[texhax] What program can I use to edit TeX files?
spisano1 at nyc.rr.com
Thu Mar 21 19:45:43 CET 2013
Thanks very much.
I was wondering about that.
Would a newbie like myself just be better off installing MacTex, as you suggest, or would I be better off steering clear if it requires a TeX expertise I don't have?
All I'm doing is editing the language in the .tex files. I am not editing equations. (Though I have a PDF version of each chapter I am editing which I am looking at too just in case things like an unmatched fence were missed.)
I'm just looking for the simplest, easiest route to editing the basic language part of the files, without possibly introducing encoding problems that could throw TeX off later, and being able to give a ".tex" file back to the publisher.
On Mar 21, 2013, at 2:31 PM, Murray Eisenberg wrote:
> On 21 Mar 2013 11:21:47 -0400, Steven Pisano <spisano1 at nyc.rr.com> wrote:
>> I am a copyeditor being asked to edit TeX and LaTeX files for a publisher.
>> I thought I could just work on the TeX files in Word, treating them as ASCII files, but the publisher wants me to edit the actual TeX files and send them back to them as edited TeX files, not as ASCII files.
>> Could you please tell me what program I should obtain and install to do this kind of work?
>> I don't really need to be be able to run TeX/LaTeX as a typesetting program. I just need to be able to edit the native files.
> First, I'll second what others have indicated: Word is not a good choice for editing .tex files, simply because it's too easy to be saving in Word format rather than plain text format, hence getting all sorts of other junk embedded that a TeX system won't be able to handle.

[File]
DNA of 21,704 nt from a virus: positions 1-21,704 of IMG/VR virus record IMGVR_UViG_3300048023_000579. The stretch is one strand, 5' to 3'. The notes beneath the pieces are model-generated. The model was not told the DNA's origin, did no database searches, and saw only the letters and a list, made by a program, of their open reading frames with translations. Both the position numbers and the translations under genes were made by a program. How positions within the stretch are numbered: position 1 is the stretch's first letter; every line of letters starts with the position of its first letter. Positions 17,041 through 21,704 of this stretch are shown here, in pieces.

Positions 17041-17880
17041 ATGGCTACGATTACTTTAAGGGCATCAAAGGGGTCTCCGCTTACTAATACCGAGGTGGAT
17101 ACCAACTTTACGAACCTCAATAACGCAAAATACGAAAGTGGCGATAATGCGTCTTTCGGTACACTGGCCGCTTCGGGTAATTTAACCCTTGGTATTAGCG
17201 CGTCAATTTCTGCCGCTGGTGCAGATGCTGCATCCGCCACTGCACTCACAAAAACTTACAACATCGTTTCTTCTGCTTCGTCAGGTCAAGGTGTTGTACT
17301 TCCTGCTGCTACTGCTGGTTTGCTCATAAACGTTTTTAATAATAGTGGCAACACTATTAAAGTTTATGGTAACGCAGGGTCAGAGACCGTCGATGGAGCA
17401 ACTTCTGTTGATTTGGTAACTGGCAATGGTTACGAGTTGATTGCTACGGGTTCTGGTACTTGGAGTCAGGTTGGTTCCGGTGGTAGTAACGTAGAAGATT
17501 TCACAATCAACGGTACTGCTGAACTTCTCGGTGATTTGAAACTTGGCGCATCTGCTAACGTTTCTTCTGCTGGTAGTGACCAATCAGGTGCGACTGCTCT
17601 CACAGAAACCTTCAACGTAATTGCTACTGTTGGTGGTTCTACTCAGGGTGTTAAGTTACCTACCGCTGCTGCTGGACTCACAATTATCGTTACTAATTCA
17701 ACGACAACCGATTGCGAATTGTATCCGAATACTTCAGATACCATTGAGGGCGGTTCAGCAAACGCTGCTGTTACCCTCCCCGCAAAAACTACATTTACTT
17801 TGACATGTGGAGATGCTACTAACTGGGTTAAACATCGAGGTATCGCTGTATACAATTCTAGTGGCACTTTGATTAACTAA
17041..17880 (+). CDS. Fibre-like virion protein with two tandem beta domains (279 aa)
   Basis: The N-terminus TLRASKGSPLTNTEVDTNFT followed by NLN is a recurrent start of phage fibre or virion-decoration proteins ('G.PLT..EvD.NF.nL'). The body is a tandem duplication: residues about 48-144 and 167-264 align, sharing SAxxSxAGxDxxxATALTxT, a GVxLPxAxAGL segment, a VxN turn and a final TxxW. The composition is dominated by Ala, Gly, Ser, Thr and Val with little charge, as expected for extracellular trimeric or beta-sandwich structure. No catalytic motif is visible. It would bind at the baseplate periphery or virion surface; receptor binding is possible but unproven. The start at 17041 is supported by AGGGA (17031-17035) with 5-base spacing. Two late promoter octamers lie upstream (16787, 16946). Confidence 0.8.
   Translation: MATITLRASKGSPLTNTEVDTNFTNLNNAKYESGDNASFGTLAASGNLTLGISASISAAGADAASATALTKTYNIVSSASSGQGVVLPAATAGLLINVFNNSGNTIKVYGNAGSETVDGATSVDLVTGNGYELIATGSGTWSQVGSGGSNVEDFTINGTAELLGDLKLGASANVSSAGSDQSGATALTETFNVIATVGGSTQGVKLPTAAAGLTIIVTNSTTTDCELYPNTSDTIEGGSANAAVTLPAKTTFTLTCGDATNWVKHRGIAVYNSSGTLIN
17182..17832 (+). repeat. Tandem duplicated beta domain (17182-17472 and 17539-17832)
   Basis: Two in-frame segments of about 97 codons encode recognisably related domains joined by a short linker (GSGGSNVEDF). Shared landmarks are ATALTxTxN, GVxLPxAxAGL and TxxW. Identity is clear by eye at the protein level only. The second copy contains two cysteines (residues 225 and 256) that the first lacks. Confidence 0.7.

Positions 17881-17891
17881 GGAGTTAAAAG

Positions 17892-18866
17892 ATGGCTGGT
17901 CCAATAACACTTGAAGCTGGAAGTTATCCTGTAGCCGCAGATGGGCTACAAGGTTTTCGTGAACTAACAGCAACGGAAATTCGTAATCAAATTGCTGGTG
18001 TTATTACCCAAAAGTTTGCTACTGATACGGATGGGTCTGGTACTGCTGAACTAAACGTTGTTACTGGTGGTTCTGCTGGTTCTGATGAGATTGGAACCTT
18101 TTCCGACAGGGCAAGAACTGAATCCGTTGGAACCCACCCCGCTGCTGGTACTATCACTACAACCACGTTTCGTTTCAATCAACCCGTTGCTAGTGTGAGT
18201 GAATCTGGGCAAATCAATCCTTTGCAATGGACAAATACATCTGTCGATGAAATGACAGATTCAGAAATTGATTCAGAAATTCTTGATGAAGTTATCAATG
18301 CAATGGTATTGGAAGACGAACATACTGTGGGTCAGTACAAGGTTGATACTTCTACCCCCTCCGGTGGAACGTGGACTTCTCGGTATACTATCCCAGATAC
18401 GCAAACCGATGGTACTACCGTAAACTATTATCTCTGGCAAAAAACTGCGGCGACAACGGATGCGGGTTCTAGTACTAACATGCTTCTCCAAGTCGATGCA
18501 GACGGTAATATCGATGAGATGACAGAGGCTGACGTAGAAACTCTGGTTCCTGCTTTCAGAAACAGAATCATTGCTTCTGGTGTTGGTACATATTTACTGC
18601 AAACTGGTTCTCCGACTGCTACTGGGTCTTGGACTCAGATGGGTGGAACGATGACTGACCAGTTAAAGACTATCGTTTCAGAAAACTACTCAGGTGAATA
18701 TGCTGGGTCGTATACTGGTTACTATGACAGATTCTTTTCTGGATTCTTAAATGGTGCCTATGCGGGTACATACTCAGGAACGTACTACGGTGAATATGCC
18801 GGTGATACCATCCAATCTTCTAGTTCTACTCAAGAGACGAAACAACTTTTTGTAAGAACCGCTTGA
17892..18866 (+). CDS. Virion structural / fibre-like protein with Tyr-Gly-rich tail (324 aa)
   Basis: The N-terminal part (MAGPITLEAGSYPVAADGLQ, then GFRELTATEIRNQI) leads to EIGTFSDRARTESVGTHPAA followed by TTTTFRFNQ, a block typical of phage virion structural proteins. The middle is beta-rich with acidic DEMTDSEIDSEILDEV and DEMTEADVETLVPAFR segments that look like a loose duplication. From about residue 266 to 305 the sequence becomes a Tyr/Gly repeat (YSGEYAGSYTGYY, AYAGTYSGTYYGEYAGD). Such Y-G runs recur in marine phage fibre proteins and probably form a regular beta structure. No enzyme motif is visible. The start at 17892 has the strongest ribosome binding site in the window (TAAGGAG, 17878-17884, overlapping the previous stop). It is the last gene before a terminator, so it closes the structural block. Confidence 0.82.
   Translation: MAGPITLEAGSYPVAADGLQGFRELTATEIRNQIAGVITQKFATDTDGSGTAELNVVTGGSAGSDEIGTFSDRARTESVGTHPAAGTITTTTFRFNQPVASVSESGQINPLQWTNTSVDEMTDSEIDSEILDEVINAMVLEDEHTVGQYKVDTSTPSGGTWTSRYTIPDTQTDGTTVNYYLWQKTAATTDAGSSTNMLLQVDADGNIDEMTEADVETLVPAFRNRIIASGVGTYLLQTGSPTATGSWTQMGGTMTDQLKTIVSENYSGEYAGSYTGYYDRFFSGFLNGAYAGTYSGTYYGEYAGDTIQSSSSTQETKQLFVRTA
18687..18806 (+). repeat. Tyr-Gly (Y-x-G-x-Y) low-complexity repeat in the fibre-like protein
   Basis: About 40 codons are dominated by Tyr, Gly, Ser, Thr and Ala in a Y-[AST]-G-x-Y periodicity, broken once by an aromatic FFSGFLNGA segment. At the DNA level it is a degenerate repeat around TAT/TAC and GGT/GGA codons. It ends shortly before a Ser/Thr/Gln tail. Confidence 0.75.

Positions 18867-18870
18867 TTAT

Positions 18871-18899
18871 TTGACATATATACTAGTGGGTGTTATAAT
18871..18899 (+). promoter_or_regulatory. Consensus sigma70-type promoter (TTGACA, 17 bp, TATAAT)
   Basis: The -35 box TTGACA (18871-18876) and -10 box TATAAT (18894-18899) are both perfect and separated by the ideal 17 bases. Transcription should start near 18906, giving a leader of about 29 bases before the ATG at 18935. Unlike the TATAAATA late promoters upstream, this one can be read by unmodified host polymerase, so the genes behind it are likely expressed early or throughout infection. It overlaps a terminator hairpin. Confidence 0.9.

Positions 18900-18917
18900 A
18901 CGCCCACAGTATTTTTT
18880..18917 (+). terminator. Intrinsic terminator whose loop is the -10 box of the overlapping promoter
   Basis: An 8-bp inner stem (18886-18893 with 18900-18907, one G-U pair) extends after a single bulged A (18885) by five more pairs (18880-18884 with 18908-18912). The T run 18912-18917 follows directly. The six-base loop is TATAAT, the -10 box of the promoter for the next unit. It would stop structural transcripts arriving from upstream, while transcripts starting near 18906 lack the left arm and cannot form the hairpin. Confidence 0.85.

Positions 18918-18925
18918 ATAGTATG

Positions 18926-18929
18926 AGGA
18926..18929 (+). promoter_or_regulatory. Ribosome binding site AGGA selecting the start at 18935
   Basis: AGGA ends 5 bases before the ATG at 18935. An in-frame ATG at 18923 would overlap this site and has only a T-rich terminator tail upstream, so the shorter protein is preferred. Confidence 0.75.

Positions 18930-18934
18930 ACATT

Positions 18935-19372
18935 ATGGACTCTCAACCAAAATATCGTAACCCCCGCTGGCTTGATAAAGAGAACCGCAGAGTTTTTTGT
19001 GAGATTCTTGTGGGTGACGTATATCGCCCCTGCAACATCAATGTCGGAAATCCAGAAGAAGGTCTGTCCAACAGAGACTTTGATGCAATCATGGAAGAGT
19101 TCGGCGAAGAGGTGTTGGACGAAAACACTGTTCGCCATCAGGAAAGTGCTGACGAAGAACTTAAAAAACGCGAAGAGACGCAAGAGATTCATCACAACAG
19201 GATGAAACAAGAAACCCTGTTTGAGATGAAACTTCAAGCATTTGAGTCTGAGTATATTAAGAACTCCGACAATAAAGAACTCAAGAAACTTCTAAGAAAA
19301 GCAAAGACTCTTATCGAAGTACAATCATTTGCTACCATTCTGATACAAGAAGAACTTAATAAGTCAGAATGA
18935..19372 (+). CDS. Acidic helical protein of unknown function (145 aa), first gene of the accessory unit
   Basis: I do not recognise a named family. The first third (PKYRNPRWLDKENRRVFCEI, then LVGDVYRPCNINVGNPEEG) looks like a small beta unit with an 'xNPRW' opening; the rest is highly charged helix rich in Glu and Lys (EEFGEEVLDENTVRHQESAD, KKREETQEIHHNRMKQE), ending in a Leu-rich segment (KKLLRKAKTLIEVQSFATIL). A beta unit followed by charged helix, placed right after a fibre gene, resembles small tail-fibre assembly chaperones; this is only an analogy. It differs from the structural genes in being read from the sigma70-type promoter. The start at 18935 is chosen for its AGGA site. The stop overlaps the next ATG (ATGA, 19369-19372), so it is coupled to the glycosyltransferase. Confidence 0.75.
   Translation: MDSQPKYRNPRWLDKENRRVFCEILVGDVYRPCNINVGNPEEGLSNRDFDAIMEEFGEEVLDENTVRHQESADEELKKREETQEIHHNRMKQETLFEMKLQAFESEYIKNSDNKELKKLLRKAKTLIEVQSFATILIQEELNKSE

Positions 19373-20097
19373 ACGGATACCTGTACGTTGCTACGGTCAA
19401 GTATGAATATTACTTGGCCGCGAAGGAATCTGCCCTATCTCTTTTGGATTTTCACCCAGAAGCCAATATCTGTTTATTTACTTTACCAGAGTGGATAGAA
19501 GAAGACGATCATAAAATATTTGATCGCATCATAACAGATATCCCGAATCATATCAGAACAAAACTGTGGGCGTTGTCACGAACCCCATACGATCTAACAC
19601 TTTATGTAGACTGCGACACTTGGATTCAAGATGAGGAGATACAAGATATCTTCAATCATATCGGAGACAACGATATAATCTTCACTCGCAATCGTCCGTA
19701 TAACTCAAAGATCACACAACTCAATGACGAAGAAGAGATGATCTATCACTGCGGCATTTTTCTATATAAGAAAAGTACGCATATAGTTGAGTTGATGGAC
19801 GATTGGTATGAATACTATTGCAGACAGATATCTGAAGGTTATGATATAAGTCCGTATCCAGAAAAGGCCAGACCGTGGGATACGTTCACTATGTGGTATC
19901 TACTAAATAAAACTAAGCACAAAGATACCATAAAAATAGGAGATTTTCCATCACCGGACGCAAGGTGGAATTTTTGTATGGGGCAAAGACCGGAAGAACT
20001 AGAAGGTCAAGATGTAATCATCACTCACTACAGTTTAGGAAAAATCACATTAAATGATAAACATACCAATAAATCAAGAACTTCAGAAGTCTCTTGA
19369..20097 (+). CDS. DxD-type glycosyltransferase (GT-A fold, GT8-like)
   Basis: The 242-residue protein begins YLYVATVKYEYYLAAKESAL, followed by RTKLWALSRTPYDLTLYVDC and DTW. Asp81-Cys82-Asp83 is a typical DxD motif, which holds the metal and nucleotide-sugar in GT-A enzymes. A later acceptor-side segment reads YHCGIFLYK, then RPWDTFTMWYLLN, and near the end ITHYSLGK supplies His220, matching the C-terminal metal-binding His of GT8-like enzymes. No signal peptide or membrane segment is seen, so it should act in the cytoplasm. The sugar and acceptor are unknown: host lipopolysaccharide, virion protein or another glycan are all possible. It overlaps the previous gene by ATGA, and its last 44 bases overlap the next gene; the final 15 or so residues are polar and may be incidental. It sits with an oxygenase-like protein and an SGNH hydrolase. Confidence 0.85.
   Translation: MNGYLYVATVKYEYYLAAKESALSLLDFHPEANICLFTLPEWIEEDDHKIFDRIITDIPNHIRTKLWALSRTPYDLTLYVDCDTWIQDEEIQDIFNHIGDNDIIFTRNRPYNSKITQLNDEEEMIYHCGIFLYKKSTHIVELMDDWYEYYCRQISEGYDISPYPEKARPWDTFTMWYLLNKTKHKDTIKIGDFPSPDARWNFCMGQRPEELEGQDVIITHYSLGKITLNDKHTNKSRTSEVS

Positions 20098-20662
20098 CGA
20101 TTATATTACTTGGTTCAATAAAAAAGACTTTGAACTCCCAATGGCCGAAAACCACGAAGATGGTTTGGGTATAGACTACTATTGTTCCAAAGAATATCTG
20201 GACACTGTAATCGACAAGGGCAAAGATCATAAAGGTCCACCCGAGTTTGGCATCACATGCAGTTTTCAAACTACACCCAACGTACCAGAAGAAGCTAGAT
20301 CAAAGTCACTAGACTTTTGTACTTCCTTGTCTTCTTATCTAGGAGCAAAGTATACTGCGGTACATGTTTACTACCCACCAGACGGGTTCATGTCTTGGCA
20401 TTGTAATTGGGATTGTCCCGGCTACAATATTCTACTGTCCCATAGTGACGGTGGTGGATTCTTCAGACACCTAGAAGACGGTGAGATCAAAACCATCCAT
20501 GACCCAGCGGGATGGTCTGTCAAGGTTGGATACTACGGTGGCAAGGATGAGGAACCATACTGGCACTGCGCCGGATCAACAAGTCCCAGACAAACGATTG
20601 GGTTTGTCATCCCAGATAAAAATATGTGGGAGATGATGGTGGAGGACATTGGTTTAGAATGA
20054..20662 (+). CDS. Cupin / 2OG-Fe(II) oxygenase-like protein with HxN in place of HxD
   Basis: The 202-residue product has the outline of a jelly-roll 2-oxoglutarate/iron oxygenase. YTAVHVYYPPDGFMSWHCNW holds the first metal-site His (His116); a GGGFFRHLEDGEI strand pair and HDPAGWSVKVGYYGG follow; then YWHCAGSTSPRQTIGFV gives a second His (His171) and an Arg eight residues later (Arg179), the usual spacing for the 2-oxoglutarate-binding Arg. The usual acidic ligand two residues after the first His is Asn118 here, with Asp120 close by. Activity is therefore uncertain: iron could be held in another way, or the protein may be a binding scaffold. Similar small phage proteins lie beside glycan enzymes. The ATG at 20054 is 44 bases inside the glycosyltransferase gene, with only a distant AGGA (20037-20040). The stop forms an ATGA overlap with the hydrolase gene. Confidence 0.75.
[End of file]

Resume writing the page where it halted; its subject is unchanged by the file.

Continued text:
> Second, while any plain-text editor will work, there's a definite advantage to using such an editor that's TeX-aware: it will do some kind of syntax coloring, catch unpaired brackets, etc.
> Third, if you're "just editing" the .tex source files, how do you know your edits are purely innocent and will still give error-free TeX processing? Hence it's probably a good idea to install a TeX/LaTeX distribution along with a TeX-aware text editor? That way with a simple click on a button you can verify that the modifications you made still allow the document to be processed by TeX.
> Even more, by processing the file(s) in TeX, you'll see an output format (typically, pdf these days) will be a lot easier for you to proofread than would be the .tex source with all its mark-up.
> On Mac, you can get an entire TeX distribution that includes an excellent TeX editor in the form of MacTeX (the underlying distribution is TeXLive). On Windows, proTeXt is a similar combination except that it uses MiKTeX as underlying TeX distribution.
> For links to both, see: http://tug.org/interest.html#free
> Murray Eisenberg murrayeisenberg at gmail.com
> 80 Fearing Street phone 413 549-1020 (H)
> Amherst, MA 01002-1912
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